Sole proprietor Business gets paid in cash, Is 100% accuracy important ? Does IRS require copies of invoices and receipts? ?
I am Sole proprietor for a Lawn care/junk removal business registered in Maryland, formed the business in 2019.
Majority of customers pay using cash, sometimes Cashapp. I just track the money best as I can ,boyfriend does the lawn work, he pays helpers using cash.Invoices are used only on larger jobs. We have receipts for lawn equipment purchased last year, purchased with cash. Some items were purchased used from neighbors without any receipts. Are homemade receipts accepted?I use a spreadsheet to keep track of the cash, I know the cash flow reported is not 100% accurate all the time.What forms do I need to file? How do I report expenses and income?Does the IRS need copies of invoices and receipts as proof? Or, Is just a spreadsheet enough? Expenses exceeded income, what should I expect when that happens.I work a 9-5 too, w-2 employee.
- 4 weeks ago
The IRS accepts receipts, canceled checks and bill copies to verify expenses. To be sufficient, the documentation should detail the amount, place, date and character of the expense.In our digital era, both paper and electronic documents need to be considered in your record preservation plans. Here are some basic record retention rules to think about for your business...read more at-https://rplg.co/52226840
- StephenWeinsteinLv 71 month ago
Accuracy is important.
You are required to keep the proof, in case the IRS asks for it.
You are not supposed to send it to them until they ask for it. If you send it when they have not asked for it, then you must keep another copy yourself, because you still need to be ready to give them a copy when they ask for it, even if you already gave them a copy when they didn't ask for it.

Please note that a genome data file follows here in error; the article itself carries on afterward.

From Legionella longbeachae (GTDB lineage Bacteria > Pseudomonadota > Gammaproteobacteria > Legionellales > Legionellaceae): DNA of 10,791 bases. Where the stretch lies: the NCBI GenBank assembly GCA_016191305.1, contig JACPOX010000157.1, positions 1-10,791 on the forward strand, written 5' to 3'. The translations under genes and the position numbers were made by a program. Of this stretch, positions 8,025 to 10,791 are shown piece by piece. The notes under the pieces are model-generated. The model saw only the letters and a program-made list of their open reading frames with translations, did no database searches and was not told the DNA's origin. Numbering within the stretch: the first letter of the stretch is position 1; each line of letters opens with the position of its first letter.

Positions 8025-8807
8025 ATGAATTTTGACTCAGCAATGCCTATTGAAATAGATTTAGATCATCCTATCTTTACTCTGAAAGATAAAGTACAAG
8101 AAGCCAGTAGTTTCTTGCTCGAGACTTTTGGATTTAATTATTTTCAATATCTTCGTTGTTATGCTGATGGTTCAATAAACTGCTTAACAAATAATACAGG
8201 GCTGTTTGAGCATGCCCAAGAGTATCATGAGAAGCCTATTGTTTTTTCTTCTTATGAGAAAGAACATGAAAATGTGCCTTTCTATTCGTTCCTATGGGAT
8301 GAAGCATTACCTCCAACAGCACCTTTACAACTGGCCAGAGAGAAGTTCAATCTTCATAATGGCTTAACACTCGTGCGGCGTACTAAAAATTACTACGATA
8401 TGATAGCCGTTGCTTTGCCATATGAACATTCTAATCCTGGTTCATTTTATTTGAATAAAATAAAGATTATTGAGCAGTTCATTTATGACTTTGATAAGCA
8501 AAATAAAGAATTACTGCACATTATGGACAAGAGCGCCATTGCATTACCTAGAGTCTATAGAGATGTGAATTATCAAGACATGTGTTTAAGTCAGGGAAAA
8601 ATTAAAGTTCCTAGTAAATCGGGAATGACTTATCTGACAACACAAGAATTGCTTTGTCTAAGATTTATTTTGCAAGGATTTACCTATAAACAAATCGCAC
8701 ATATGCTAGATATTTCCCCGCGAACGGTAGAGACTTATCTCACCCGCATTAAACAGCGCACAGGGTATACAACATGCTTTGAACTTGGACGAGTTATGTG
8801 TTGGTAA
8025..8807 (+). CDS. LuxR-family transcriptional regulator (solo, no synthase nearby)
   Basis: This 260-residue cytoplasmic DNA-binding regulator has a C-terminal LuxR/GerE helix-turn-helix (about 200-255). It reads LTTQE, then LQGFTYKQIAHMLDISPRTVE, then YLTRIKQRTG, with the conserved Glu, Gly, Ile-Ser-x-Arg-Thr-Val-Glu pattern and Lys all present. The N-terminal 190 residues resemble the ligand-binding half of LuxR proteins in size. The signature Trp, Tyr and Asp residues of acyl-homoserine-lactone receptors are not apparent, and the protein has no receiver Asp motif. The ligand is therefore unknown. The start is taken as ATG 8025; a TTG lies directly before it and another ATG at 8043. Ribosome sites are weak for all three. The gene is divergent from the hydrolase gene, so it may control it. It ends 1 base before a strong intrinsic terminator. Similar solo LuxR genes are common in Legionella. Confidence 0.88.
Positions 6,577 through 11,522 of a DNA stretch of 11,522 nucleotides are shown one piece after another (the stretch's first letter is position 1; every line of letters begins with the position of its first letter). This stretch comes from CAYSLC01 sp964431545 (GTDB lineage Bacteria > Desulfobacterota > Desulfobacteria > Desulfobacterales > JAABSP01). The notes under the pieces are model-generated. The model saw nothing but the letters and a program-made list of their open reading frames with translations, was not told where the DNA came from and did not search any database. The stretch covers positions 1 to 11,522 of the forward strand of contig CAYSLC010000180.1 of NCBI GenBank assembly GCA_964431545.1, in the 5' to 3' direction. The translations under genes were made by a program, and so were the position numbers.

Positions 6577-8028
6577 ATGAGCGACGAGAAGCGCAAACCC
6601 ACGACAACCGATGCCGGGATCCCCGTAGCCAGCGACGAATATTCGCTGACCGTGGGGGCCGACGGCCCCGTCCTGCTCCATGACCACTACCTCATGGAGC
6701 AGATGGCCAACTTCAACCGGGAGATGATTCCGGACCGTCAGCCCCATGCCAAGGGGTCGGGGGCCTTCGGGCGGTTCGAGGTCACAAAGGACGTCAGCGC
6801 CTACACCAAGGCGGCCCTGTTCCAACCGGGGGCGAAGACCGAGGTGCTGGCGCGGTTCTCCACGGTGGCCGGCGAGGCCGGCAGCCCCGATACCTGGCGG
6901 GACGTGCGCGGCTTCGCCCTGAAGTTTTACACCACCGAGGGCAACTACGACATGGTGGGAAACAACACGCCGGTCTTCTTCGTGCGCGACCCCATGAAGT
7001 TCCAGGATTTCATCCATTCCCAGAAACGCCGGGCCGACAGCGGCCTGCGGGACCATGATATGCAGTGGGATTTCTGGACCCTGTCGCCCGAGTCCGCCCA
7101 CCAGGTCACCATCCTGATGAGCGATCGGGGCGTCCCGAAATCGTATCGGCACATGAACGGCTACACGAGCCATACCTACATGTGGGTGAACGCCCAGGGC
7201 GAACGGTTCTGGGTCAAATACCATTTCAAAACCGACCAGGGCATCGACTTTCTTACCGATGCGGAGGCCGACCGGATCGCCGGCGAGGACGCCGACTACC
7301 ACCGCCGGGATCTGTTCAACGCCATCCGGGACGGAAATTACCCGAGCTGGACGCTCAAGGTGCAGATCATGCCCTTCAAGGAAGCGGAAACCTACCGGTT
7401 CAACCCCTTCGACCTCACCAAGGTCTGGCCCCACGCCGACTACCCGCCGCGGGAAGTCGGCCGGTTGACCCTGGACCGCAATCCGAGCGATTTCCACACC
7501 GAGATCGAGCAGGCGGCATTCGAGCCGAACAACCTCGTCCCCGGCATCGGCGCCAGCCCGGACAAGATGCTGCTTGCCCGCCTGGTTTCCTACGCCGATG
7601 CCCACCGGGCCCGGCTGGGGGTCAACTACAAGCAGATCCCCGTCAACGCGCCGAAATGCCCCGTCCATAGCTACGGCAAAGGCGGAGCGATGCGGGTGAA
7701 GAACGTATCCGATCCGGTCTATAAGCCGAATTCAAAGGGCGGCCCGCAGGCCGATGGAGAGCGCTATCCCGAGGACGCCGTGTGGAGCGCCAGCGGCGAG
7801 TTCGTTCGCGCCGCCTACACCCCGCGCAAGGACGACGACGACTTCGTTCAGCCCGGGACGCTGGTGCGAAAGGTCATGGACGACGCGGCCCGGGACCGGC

- Anonymous1 month ago
No, the IRS does not require copies unless you get hit with an audit and the truth is, a LOT of small companies do a cash business on the side. I was married to one of those and the IRS did nothing, even when he hadn't even filed any taxes for 20 years.
The fact is, generally the IRS goes after people who own a lot of assets and cheat big time, not the small timers. You could however, be randomly selected for an audit-they do that every year too.
Just be careful to minimize the cash you actually deposit-it can be matched against your business and you would have to justify it. Don't deposit it and keep it absolutely, completely out of your real business. Keep very accurate records but NOT on the cash and where it goes or have a separate set of books. It's not a terribly honest thing to do but that's the real truth about "under the table" transactions.
- A HunchLv 71 month ago
Start-up costs are included over a 5 year period
Yes, your documentation needs to be perfect. This is how you create accurate taxes. Most the time, this is for your records only. But if you are audited, you have to provide your information.
If you purchase an item from a neighbor- keep documentation of the item, date, and amount.
If you purchase from craigslist/letgo/FB marketplace- keep a copy of the original ad, the date purchased, and the actual amount you paid.
You provide a Schedule C to the IRSThe business is either yours or your boyfriends. It's not both. If it's yours, you need to pay your boyfriend for the work he does. If it's his, you should be paid too but no one will know you are doing the books instead of him.
You need to learn all about this. More than someone on Y!A can tell you.
Do you have a business license and all the other requirements to operate in your state/city?
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- EvaLv 71 month ago
You need receipts/invoices for every transaction. I hope the cash payments to "helpers" are being run legally through payroll and you have workers compensation insurance. Homemade receipts are accepted, but they must contain the seller's name and address. You report the income and expenses on Schedule C of your tax return. Since it appears you don't know the basics of how to run a business, you should make an appointment with an accountant soon to make sure you're doing everything you're supposed to be doing. Having illegal employees, treating employees like independent contractors, and/or not having workers compensation insurance can cost you a fortune.